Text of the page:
The song “Ratio” took me back to the first time I saw them. It’s one of their older numbers and it got the crowd jumping too. “Fee Fi Fo Fum” would be the closing number. There’s a rule in entertainment to “leave them wanting more”, and the fast-paced hard rock and roll did exactly that with the last number being as energy packed as the rest of the set. Off to the side of the stage, I spotted members of Towers of London jumping and raving along too!
After that support set, the mood was great. The room had a great party vibe going on, with myself and a couple of strangers cheering on the mic checking roadies! So it was no surprise that The Wildhearts got a great response as they walked on stage after the song “Don’t Worry ’bout Me” played over the PA. After that, there was an immediate pit for “Dislocated”, such was the hype that had built up in the room.
“Everlone” was next up, prompting more movement from the crowd as the tempo went up a step. Barely a pause for breath before “Vanilla Radio” was blasted at us, proof that they were not fucking about tonight. It’s a big-hitting, sing along, fist-pumping number that made the crowd go wild! The bass was pumping in Electric Brixton tonight, which seemed to go down well as Ritch Battersby’s drums got people moving and Danny McCormack’s bass filled the room.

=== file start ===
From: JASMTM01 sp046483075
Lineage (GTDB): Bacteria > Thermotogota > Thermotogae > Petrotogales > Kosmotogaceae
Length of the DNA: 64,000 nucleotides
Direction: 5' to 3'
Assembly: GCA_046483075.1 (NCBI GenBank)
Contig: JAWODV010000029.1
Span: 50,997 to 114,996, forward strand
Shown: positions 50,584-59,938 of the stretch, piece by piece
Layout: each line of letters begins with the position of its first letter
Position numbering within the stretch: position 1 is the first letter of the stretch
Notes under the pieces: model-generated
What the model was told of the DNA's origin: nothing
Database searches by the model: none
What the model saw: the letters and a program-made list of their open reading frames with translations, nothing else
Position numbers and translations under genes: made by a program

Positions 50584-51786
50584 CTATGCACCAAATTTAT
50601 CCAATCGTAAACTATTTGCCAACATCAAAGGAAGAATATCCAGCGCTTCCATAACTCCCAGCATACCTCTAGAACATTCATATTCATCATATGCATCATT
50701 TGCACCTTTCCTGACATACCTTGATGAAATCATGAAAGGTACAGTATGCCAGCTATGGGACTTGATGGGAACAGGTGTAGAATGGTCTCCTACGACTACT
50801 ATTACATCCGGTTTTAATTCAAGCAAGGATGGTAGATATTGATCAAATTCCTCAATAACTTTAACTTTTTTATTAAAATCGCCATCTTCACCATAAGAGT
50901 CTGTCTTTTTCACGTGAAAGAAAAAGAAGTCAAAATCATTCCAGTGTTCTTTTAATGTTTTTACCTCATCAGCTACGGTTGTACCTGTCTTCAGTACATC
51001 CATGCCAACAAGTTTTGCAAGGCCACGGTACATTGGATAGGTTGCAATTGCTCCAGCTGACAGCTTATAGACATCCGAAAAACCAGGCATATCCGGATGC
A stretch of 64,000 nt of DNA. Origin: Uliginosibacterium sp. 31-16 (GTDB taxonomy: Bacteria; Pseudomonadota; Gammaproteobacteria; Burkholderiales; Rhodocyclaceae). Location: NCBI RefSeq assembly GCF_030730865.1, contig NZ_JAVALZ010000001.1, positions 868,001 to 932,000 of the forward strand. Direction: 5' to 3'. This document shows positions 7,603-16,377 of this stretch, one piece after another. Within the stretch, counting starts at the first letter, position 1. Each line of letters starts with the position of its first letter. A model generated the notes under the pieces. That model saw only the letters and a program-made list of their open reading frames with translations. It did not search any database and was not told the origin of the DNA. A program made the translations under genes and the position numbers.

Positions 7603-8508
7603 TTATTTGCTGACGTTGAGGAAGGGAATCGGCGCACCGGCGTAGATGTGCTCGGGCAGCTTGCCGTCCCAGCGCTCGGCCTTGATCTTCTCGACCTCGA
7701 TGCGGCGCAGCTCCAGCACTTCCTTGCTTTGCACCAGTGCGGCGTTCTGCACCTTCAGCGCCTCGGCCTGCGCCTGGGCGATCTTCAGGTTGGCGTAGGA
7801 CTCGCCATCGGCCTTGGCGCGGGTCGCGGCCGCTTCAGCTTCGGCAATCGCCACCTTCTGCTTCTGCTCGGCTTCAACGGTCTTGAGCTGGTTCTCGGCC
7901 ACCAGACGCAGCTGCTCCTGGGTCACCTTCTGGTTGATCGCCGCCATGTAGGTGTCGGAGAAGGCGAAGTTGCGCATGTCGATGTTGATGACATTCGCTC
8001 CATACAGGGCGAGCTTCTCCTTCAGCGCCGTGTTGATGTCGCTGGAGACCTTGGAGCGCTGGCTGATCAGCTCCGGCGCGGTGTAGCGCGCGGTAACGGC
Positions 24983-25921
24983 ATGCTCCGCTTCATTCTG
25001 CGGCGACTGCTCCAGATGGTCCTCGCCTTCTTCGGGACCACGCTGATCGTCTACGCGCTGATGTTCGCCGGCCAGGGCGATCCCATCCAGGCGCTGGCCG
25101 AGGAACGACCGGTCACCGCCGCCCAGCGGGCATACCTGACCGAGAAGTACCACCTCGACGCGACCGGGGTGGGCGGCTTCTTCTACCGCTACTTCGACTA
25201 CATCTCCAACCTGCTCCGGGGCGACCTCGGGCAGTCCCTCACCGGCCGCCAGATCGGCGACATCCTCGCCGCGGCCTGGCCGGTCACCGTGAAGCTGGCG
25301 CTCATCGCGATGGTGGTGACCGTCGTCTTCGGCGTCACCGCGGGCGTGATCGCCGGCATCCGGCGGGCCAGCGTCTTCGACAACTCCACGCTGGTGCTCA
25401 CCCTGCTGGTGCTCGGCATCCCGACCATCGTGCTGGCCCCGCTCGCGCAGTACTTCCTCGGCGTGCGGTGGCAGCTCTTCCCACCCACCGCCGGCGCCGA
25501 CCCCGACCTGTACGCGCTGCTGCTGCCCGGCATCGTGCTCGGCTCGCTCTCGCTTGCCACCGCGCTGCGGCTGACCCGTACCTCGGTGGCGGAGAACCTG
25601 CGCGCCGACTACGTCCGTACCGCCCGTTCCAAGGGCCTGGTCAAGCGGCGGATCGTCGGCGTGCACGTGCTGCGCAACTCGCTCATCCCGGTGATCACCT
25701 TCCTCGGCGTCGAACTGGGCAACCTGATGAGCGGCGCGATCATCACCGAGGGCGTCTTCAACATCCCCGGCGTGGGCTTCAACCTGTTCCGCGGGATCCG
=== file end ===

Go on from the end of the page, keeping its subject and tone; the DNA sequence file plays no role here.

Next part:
Apparently, it’s traditional for CJs guitar to bugger up in London and tonight was no different as an effect pedal needed a new battery. But we got a good bit of banter from Ginger, involving a shout out to the other bands (and their merch, which you should buy right now!).
The breather seemed to work wonders as “Sick of Drugs” showed a renewed vigour down the front. It’s hard not to be infected by that energy. The whole band seemed to be having a blast. The feeling from the crowd was mutual as “The Revolution Will Be Televised” got one or two crowd surfers going. That crunchy riff of the next song “Top of the World” sounded great tonight too.
By this point, I realised there was no brake pedal installed on this setlist, yet somehow the crowd kept their hands raised and pit going for the duration of the set. The only slight slow down was before “Let ‘Em Go”. Ginger took a moment to ask the crowd to sing the chorus from this newer song, from their current album Renaissance Men (their first recorded album for about ten years), and the crowd did so with bells on! These are proper fans! But the brake pump broke as the full-throttle number got hands raised as well as voices.
It was a banging set all the way through. Every tempo shift, every solo, every prompt, the crowd were there ready, willing and able to join in. Right to the death, even during a pretty solid encore, there was still a pit, the odd crowd surfer and lots of voices. A testament to The Wildhearts’ fans: they know how to party and The Wildhearts know how to throw one.
The Wildhearts Setlist:
Sick of Drugs
The Revolution Will Be Televised
Top of the World
The Jackson Whites
Let ‘Em Go
Stormy in the North, Karma in the South
Love U ’til I Don’t
Don’t Worry ’bout Me
My Baby Is a Headfuck
Someone That Won’t Let Me Go
You Took the Sunshine from New York
Mazel Tov Cocktail
29 x the Pain
I Wanna Go Where the People Go